Comey Hearing: ‘Those Were Lies, Plain and Simple’

It’s been a month of extraordinary drama since President Donald Trump fired FBI Director James Comey, rife with leaked details of private memos detailing interactions with the president and the rare appointment of a special counsel to alleviate concerns of White House interference in an ongoing investigation.

See how today’s congressional hearing — one of the most anticipated in recent memory — played out, moment by moment.

Trump’s lawyer releases a statement:

While the President did not respond directly to Comey’s testimony, his personal lawyer, Marc Kasowitz, spoke with reporters and released this statement about an hour after the session concluded.

12:42 p.m.

Senators Burr and Warner again thanked Comey for his service before adjourning the session.

12:40 p.m.

“I think I would have had some curiosity if it had been about me,” McCain added.

12:36 p.m.

12:30 p.m.

12:24 p.m. ‘The work is going to go on’

12:09 p.m. A lighter moment

There’s a lot Comey can’t say in public, he continues, adding a joke:

A few senators have said they’ll save their questions for the private session, set to begin at 1 p.m.

12:07 p.m.

12:03 p.m.

12:00 p.m.

Sen. Joe Manchin (D-W. Va.) asks Comey if Hillary Clinton would have fired him. Comey takes a long pause before answering.

11:58 a.m.

11:55 a.m.

11:47 a.m.

Sen. Angus King asks if Comey took Trump’s words on Flynn as a direction.

11:39 a.m.

Sen. Roy Blunt follows up on the memo that Comey gave to friend.

11:34 a.m.

11:32 a.m.

11:24 a.m. Comey wanted to prompt special prosecutor

Sen. Collins returns to the issue of the memos.

11:17 a.m.

11:08 a.m.

Sen. Marco Rubio presses Comey on why he didn’t push back when Trump brought up Flynn.

11:02 a.m. ‘Lordy, I hope there are tapes’

What President Trump tweeted on May 12:

What Comey said in his hearing:

10:52 a.m.

Sen. James Risch asks Comey to confirm that the president of the United States was not under investigation. Comey confirms. Then the nature of questioning turns back to obstruction of justice.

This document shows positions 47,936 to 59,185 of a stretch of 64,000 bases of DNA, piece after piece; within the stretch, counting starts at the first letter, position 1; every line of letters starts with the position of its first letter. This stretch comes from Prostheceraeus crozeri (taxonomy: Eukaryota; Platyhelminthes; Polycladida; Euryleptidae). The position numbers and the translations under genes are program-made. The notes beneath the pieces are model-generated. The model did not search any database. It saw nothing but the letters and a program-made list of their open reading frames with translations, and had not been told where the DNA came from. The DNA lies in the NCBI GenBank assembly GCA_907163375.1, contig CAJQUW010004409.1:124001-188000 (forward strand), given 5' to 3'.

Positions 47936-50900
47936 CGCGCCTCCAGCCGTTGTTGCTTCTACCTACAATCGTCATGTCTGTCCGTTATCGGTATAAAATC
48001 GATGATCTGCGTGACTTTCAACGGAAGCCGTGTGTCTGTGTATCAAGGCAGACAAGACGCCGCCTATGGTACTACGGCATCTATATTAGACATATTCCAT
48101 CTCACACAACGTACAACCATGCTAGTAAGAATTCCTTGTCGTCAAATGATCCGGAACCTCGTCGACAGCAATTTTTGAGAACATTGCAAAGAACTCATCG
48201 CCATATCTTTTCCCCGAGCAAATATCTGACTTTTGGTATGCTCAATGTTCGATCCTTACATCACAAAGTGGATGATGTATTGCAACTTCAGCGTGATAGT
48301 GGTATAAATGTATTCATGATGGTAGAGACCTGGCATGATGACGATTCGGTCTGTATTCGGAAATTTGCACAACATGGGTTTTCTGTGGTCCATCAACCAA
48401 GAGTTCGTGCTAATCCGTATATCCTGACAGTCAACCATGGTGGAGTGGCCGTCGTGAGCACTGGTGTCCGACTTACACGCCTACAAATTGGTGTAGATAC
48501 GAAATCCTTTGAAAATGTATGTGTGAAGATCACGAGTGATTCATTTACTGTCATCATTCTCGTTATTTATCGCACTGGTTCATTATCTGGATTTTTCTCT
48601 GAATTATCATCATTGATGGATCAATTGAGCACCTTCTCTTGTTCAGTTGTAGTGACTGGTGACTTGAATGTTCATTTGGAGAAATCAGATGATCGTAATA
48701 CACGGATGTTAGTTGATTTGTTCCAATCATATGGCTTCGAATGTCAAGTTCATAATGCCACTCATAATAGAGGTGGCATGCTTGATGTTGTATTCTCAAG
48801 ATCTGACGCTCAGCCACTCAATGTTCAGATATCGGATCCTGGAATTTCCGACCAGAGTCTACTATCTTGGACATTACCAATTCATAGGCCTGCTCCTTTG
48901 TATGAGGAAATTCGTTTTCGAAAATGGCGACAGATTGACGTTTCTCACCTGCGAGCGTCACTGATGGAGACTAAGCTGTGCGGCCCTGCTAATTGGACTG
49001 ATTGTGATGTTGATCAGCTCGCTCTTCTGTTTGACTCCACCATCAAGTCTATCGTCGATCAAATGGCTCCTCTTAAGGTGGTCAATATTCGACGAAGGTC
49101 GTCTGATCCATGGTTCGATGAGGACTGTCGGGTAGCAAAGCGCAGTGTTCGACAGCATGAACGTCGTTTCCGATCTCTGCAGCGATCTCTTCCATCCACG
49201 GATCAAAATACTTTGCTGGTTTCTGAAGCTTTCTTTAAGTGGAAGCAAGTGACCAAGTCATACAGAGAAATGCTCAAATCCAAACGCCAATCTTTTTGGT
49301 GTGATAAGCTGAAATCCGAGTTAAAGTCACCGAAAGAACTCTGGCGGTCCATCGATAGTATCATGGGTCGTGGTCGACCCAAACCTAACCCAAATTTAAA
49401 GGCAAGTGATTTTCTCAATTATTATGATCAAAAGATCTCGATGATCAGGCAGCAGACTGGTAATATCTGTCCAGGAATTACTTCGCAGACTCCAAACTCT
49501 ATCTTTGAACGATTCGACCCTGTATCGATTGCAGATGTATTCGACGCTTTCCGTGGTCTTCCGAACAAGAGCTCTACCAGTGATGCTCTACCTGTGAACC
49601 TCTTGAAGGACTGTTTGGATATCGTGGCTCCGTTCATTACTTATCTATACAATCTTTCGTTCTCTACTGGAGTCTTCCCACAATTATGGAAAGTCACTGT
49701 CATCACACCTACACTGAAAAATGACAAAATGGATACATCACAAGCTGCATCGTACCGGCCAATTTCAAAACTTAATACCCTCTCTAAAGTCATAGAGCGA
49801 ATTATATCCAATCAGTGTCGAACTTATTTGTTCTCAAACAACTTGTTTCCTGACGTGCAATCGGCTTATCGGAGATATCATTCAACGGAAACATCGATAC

A Trump response

Almost an hour into the hearing, President Trump has yet to tweet. But his son Donald Trump Jr. sent out a string of tweets in response to the testimony about Flynn.

Read the rest of Trump Jr.’s tweets here.

10:46 a.m.

10:41 a.m.

Sen. Warner asks Comey why he wrote memos after conversations with Trump.

10:36 a.m.

10:30 a.m.

10:20 a.m. Trump administration ‘chose to defame me’

In Comey’s opening, he says he left office intending to return to life as a private citizen. He rejoined the conversation because of what Trump was saying about his firing — he said: “those were lies plain and simple.”

10:14 a.m.

Sen. Warner kicks things off

10:11 a.m.

As the testimony gets underway, cameras flashed on a stoic-looking Comey.

10:07 a.m.

10:03 a.m.

Following the public session, Comey will meet with the committee privately.

9:47 a.m.

9:43 a.m.

9:26 a.m.

9:13 a.m.

What you need to know

The testimony, Comey’s first public comments since his May 9 firing, unfolds against the extraordinary backdrop of an FBI investigation that has shadowed the Trump White House from the outset and threatens to cripple its agenda.

At the time he was fired, Comey had been overseeing the investigation into possible coordination between Russia and the Trump campaign for months.

The White House’s stated reasons for firing Comey were contradicted by the president himself, raising questions about whether Trump had fired Comey to derail the Russia investigation.